For her solo exhibition at That’s What X Said in Brussels, Clémence Vazard presents two series of works which started from encounters during a journey in Mexico. Working in dialogue, the series challenge our perception of identities and their representation. The collaborative aspect of Vazard’s work is key, as is the importance of collecting intimate testimonies and stories of femininity through her artistic practice.
Red lipstick as painting, mirror paper stretched over a frame like a canvas. For the series “Beyond Self Reflection” Clémence Vazard shares with us powerful statements she gathered during her time in Mexico in 2020, in France in 2021, and more recently in London. For this collaborative artwork, she asked women to share sentences they would rather keep silent in order to be accepted by society and their entourage.
The letters are written from left to right on the mirrors as though they were written by a person on the other side. This game of reflection questions the reality of the world we live in, where the norms of self-representation can prevent us from expressing our identities with full sincerity.
“I am more than the color of my skin”, “I am removing the walls that I didn’t build”, I am a voice for justice and equality”, “I am exactly the person I wanted to be”. As a mantra, these committed messages empower and connect us within a feeling of sisterhood and “adelphité”.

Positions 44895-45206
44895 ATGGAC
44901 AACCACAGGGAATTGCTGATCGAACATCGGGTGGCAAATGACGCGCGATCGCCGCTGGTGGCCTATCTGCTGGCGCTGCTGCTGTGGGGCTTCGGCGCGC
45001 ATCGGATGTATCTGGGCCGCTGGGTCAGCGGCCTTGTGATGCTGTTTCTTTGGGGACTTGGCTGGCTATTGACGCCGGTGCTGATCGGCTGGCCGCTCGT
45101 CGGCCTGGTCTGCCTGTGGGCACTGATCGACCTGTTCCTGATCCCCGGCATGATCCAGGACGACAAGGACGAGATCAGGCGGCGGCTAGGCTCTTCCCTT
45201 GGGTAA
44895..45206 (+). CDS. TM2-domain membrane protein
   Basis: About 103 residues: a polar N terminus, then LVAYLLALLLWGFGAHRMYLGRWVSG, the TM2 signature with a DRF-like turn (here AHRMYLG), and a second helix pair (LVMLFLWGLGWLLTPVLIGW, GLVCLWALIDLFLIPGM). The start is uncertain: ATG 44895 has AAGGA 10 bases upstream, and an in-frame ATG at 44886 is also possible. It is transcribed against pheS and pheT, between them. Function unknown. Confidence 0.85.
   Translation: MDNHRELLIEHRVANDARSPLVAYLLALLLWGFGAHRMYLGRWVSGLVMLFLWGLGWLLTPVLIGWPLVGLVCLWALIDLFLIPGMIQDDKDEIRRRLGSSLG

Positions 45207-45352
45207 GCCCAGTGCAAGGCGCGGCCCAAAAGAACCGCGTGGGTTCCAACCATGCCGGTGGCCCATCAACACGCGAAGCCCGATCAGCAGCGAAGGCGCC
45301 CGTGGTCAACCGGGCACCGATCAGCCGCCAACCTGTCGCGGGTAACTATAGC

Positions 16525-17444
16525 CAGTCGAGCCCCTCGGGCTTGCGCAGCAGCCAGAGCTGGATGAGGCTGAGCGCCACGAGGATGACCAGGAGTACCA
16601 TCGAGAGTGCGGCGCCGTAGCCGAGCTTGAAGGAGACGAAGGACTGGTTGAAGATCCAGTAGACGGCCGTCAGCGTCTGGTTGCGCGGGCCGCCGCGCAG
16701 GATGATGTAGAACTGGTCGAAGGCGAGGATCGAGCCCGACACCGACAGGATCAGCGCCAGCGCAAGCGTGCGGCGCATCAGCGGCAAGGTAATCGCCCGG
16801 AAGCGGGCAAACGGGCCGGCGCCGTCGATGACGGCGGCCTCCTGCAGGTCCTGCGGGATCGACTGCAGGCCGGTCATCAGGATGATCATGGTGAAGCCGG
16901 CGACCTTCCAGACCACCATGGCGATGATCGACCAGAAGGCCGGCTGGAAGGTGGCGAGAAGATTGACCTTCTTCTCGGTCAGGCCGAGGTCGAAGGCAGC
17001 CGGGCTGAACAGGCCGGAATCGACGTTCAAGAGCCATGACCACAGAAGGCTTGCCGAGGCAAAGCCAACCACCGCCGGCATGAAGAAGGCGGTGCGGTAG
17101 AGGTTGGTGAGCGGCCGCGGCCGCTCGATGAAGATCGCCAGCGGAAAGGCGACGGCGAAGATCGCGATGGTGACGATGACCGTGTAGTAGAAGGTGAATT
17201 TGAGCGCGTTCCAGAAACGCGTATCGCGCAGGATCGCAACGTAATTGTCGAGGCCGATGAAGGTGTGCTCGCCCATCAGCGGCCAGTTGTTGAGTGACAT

“INMACULADXS” is Clémence Vazard’s recent series of embroidered photographs, printed on sustainable fabric. They are portraits of the witch and musician La Bruja de Texcoco, embracing the posture and apparel of the Virgin of Guadalupe – a religious but also political icon and symbol of cultural syncretism in Mexico. Sequins are embroidered on the printed fabric, reflecting the infinite facets of identity and appearance someone can have whilst celebrating their trans identity.
‘Inmaculadxs’, 240 x 140 cm was created during the artist residency at Casa Roga, in collaboration with Aura Olvera Matamoros, a sociologist, textile researcher and embroidery artist, and artist and craftswoman Erandine de Saint Phalle. This embroidery work collects emotions, shared stories, and experiences about femininity expressed during its creation.
The series of digital embroideries were developed as part of Vazard’s current research project at Central Saint Martins in London.
“We speak a different language. They say representation. We say experimentation. They say identity. We say multitude. (…)They say crisis. We say revolution.”
Paul B. Preciado, Un appartement sur Uranus, 2019
Text by Marie de Ganay
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